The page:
Supply Chain Management For Dummies
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Managing risks in the supply chain is a necessary evil. To make a difference in your supply chain and manage the complex challenges that come with it, you need to decide what to do about each risk.

supply chain risk management ©Shutterstock/alexmillos

The good news is that your options for handling any risk in the supply chain are fairly simple. You have four choices:

  • Accept the risk.
  • Transfer the risk.
  • Avoid the risk.
  • Mitigate the risk.

Accept the risk in the supply chain

Even though you know that a risk exists, you don’t always have a good way to resolve it. The risk may be relatively small, for example, or it could be so enormous that it’s impossible to avoid. In those cases, you may decide that the risk is part of the business you’re in and that you’ll deal with the consequences if the risk materializes.

Following are some examples of supply chain risks that you may decide to accept:

  • A forklift runs out of fuel in a distribution center.
  • A supply chain manager breaks her leg while skiing.
  • A giant comet collides with Earth.
Could these things happen? Yes. Do you need to devote effort to preparing a special plan for them? Probably not.

Transfer the risk in the supply chain

Sometimes, you can make someone else deal with a risk for you, which is exactly what insurance companies do. You pay them for a policy, and they accept the responsibility to pay for the damages if something goes wrong. You can buy insurance to cover many of the risks that can come up in a supply chain, such as theft, fires, and accidents.

In another scenario, you can write contracts with your customers and suppliers that transfer risk to them in the event that a risk materializes.

For example, you could make your suppliers deliver their products to your facility; if a shipment were to be stolen during transit, then your supplier would be responsible. Your supplier will probably charge more for their products in exchange for assuming this additional risk.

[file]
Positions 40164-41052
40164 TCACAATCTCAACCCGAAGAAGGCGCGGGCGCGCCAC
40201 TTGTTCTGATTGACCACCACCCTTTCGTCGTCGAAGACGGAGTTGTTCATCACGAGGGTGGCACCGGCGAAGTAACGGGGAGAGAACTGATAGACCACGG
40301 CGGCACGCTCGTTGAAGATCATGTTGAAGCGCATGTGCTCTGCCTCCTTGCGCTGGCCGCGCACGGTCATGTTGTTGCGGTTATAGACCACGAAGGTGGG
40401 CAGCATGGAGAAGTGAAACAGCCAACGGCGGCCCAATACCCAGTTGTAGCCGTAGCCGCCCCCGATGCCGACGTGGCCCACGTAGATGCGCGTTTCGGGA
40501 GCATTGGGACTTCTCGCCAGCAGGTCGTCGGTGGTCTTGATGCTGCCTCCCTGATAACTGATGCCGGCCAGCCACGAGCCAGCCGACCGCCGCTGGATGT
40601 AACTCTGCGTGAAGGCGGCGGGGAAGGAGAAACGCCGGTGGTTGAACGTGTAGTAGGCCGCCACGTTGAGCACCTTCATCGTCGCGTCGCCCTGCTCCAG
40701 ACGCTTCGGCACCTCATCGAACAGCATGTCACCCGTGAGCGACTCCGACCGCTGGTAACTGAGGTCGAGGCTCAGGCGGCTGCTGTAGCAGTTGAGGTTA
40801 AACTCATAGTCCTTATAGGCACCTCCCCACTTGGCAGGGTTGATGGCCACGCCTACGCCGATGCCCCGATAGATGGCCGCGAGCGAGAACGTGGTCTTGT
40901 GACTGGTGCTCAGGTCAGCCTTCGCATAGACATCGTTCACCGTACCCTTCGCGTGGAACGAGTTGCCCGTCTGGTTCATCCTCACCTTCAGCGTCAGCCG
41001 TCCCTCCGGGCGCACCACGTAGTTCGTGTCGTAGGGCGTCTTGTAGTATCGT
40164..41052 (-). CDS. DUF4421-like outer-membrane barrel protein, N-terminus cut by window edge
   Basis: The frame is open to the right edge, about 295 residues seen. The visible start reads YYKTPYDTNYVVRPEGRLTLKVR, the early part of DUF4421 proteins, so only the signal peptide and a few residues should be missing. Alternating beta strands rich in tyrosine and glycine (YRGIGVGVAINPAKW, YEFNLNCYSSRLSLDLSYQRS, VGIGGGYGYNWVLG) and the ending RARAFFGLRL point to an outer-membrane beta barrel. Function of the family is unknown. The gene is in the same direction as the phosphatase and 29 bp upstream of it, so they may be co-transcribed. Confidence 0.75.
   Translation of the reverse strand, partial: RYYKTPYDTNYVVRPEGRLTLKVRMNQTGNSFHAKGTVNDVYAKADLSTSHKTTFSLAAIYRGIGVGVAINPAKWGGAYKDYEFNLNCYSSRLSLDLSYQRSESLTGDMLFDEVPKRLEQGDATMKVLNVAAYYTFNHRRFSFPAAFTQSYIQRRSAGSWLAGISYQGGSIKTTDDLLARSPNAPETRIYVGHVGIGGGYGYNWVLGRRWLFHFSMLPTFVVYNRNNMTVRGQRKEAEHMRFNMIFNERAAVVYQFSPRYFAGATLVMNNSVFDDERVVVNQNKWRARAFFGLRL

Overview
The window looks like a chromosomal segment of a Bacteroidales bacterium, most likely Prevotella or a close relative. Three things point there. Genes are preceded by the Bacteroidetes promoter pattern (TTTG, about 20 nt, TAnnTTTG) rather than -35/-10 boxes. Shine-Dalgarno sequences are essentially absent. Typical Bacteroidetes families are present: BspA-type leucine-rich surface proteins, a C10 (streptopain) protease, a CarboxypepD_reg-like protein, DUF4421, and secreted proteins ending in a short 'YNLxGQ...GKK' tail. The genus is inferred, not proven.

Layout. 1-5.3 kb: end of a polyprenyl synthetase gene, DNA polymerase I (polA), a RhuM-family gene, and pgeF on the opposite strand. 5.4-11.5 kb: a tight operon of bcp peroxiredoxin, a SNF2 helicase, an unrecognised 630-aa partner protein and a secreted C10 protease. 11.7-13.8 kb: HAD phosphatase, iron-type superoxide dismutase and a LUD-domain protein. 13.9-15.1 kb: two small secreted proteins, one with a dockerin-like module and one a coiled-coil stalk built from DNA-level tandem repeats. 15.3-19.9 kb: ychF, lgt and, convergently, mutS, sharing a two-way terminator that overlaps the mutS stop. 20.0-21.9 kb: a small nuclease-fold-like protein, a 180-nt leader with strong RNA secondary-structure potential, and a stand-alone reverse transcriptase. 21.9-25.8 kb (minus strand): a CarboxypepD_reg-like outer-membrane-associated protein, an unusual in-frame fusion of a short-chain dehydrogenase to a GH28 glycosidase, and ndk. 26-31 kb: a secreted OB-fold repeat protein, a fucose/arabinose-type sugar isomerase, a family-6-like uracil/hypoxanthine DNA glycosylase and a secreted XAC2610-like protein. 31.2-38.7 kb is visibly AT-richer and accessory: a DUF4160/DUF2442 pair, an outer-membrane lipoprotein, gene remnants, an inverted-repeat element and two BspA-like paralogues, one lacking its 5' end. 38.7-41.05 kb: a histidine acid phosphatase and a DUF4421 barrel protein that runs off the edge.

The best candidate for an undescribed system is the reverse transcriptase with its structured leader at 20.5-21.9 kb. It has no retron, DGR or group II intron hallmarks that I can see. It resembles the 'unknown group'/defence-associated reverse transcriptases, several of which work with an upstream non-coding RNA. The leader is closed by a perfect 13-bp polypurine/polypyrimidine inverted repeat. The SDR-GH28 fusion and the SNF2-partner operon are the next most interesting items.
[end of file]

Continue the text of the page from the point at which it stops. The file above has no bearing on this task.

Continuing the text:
Avoid the risk to the supply chain

In some cases, the best way to deal with a risk in the supply chain is to make it go away. If you’re concerned that a certain supplier won’t be able to meet your requirements, you can switch to a different supplier.

If you’re afraid that a certain port may have a labor strike, you can ship your freight through a different port. Avoiding a risk to the supply chain can be the cheapest and easiest way to deal with it.

Mitigate the risk to the supply chain

If you can’t accept, transfer, or avoid the risk, the only option left is to do something about it — that is, mitigate the risk. The goal of mitigating a risk to the supply chain is to reduce the probability, the impact, or both. In other words, you’re trying to lower the risk score.

How much you need to lower the score depends on how much the risk could cost you and how much money you can afford to invest in mitigation. Generally, you should mitigate a risk to the point that you’re willing to accept it.

If one of your risks is that a customer will cancel a big order, for example, you probably want to mitigate that risk. You could talk with your customer, offer incentives, and make sure that you have a good relationship. You may not be able to eliminate the risk, but you can probably bring it down to an acceptable level and then focus your energy and resources on other parts of the business.

Commercial agreements can be used to mitigate risks in the supply chain. For example, if your risk register identifies the financial stability of a supplier as a major concern, then you might include in the terms of your commercial agreement that suppliers need to provide periodic financial updates.

The risk register shown below includes a column for actions. Adding an Action column helps you track how you are planning to manage each risk.
Supply Chain Risk Register with Actions
Risk Probability Effect Risk Score Action
Port strike 9 9 81 Avoid
Supplier fire 3 9 27 Transfer
Forklift breakdown 6 1 6 Accept
Comet strike 1 10 10 Accept
Canceled customer order 8 6 48 Mitigate

When you choose to mitigate a risk you should also decide how it will be mitigated and who will be accountable for that work. You may need to create a project to mitigate a risk in the supply chain.

The International Organization for Standardization (ISO) has created a global standard to help companies implement risk management processes. You can purchase a copy of the ISO 31000 standard.

About This Article

This article is from the book:

About the book author:

Daniel Stanton is known as "Mr. Supply Chain." His books are used by students and professionals around the world, and his courses on LinkedIn Learning have been viewed more than 1 million times. He holds numerous industry certifications, including Certified Supply Chain Professional (CSCP) and SCPro.

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